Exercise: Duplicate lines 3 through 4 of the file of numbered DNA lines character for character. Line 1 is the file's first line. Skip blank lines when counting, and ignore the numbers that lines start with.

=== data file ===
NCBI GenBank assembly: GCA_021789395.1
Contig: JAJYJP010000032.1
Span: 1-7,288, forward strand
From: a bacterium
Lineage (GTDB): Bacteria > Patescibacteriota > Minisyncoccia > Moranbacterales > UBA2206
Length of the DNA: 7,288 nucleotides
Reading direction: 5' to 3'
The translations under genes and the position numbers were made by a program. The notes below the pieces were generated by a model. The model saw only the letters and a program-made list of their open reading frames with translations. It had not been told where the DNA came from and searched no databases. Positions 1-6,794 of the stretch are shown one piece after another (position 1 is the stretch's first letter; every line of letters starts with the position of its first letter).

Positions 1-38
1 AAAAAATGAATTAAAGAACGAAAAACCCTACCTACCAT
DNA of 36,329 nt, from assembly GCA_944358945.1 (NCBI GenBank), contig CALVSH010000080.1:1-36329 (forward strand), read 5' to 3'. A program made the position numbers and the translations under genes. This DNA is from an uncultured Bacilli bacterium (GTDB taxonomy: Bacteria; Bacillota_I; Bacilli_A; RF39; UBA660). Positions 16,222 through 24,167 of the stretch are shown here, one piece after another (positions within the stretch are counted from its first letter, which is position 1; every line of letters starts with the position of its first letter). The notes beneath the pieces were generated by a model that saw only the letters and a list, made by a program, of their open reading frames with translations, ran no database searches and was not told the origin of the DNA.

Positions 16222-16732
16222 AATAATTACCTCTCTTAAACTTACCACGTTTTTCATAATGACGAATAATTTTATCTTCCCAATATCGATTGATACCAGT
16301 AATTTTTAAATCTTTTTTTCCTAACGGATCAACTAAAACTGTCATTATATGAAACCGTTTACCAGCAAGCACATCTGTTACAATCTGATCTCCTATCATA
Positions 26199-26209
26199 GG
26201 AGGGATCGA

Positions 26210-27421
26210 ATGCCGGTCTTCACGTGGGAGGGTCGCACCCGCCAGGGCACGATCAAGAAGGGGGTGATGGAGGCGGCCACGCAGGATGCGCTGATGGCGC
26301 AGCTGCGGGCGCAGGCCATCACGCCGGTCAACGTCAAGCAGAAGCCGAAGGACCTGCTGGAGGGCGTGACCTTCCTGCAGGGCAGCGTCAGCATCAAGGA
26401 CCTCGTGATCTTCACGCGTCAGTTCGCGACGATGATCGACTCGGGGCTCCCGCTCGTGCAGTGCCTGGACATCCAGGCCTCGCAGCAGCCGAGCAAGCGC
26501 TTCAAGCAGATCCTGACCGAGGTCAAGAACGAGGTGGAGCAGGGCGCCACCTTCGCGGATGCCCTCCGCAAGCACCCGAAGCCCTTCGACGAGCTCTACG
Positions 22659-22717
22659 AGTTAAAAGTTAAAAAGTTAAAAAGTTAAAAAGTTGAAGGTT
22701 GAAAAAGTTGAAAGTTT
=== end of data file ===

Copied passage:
Span: 1-7,288, forward strand
From: a bacterium